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Is high altitude training worth it?

How difficult is running at high altitudes and does it have any benefits for the runner?

One of the effects of high-altitude running is that your muscles receive less oxygen than they are used to
One of the effects of high-altitude running is that your muscles receive less oxygen than they are used to (iStock)

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Running might seem difficult to some. But running at high altitude is always more challenging. I found that out while trying my first half marathon in the hills. It seemed easy at first – a 10 km downhill which I sprinted through (rookie mistake)! The next 11 km – a majority of which was a steep uphill climb was the hardest run-climb-jog-crawl that I had ever done. I took about 45 minutes more than I usually did to run the same distance during this race and it has been sitting on my list of things to do (again) since. 

Naturally then, when a race in Ladakh made history for being the first half marathon in sub-zero temperatures, and the world’s highest frozen lake half marathon at the 13,862ft high Pangong Tso, I started wondering if it was even possible for regular athletes to complete it. 

“The participants in the first edition of the race had all been training specifically for this run. One-week acclimatization prior to the run was a big plus point with two practice runs. And all of them had done a full or a half marathon in the last five months. They ran daily and had high altitude adventure experiences,” explains Chamba Tsetan, founder of Adventure Sports Foundation of Ladakh (ASFL) – the organizer for Pangong Frozen Lake Half Marathon.

These runners might have trained specifically for a frozen surface. But any kind of high-altitude training can be deceivingly hard. Ask Vikram Bhambhu. Bhambhu ran the Bir Billing Half Marathon in April 2019 in Himachal Pradesh and has done several practice runs in places like Leh, Shillong, Chail, and Chakrata. 

“I love running in mountains. The pristine condition with fresh air always rejuvenates me. But pacing becomes more important especially when you are running downhill. You often tend to run faster than usual while running downhill which may affect your performance in the subsequent leg of the race (if you are aiming at a particular finish time),” says Bhambhu.

One of the effects of high-altitude running is that less amount of oxygen goes into your muscles. Oxygen helps in performance, but as the altitude and distance increases, the oxygen demand increases. This means that your blood passes through your lungs without being completely recharged with oxygen from the air. This results in decreased performance.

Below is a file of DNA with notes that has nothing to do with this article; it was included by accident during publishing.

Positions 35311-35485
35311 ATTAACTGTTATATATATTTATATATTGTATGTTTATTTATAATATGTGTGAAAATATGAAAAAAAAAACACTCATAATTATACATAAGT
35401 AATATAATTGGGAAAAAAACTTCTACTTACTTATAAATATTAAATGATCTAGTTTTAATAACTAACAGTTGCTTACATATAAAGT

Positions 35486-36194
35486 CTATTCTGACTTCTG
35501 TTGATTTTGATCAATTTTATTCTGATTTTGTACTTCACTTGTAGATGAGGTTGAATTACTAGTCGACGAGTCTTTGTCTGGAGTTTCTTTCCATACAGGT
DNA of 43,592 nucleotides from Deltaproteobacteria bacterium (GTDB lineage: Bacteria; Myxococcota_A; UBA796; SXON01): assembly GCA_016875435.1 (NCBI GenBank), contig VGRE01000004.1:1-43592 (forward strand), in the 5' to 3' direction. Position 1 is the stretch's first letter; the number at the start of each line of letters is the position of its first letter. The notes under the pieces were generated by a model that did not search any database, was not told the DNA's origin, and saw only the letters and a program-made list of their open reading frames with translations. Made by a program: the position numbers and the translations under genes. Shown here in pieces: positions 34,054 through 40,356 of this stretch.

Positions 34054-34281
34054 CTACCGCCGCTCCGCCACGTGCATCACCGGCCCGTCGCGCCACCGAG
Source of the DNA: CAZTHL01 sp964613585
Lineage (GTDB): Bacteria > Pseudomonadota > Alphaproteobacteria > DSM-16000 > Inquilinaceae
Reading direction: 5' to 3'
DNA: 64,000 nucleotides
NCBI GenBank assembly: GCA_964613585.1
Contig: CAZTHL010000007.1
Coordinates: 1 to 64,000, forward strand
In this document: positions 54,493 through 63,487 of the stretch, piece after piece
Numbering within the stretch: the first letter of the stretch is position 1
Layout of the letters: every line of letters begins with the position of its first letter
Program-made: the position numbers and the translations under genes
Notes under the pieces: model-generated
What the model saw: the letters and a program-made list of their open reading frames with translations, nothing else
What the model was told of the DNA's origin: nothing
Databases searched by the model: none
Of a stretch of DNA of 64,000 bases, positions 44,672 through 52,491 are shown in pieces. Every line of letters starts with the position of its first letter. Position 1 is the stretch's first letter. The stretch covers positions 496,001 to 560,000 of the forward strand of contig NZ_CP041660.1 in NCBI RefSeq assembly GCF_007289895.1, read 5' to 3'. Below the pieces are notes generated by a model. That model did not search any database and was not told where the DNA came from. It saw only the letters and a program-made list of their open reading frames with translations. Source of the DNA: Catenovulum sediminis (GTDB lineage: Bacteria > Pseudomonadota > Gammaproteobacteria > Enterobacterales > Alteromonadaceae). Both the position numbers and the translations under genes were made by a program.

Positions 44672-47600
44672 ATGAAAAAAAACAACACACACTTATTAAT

Delhi-based runner, Ashish Chillar, understands this. While running the Ladakh Half Marathon in 2018 he thought the hardest thing was to tell himself that this race is not meant for a personal best or better timing. “A lot of times runners are so consumed with their timings that they stop enjoying the run. A high-altitude marathon is to be enjoyed and experienced. I was constantly telling myself to slowdown,” says Chillar. 

The warm-up for high altitude is also slightly longer. After all, your body takes longer to get ready than it would at sea-level. The cool down, similarly, can take longer since you will not get as much oxygen as you are used to. 

“Another key difference between running on a plain surface and on inclines is adjustment of stride length. You have to adjust them in such a manner so that the perceived effort remains same to achieve better performance,” points out Bhambhu.

Other factors that may impact your run include your hydration and food choices. High altitude can be dehydrating. It is advisable to drink water and/ or juices beginning from when you travel to your race city/ town. Alcohol and caffeine can also be dehydrating as well as work as diuretics. Limit them as much as possible. The regular, carb-heavy food is good enough even in high altitude areas. 

That said, there is a benefit to high altitude training. Which is why many elite racers travel to attend high-altitude training camps, or run with special masks that mimic running at hilly areas. They expose their body to the altitude to acclimatize. After a point, the body starts to produce the hormone, Erythropoietin, which stimulates the production of red blood cells. Training at higher altitudes (between 6,000-10,000 feet) has even been compared to legal doping, because of its ability to boost this oxygen carrying red blood cells. 

“When they compete at lower altitudes, they get a natural boost to the muscles when additional oxygen is available. This blood expanding effect can enhance performance in elite athletes by 1 to 2 percent. While that sounds like a tiny improvement, it can be the difference between missing the final cut for a competitive team and earning a medal,” explains Dr Benjamin D. Levine, Professor in the Department of Internal Medicine at UT Southwestern Medical Center. 

Whether the average runner can actually benefit from high altitude training is yet to be decided. But for anyone who is just training for a few weeks in higher altitude, it is more likely to be just a different experience (and not a great training benefit). That doesn’t mean one should not prepare for it. Just that be aware of how your body reacts to the lower oxygen availability and be prepared for a slower time. Enjoying a hill run starts from there. 

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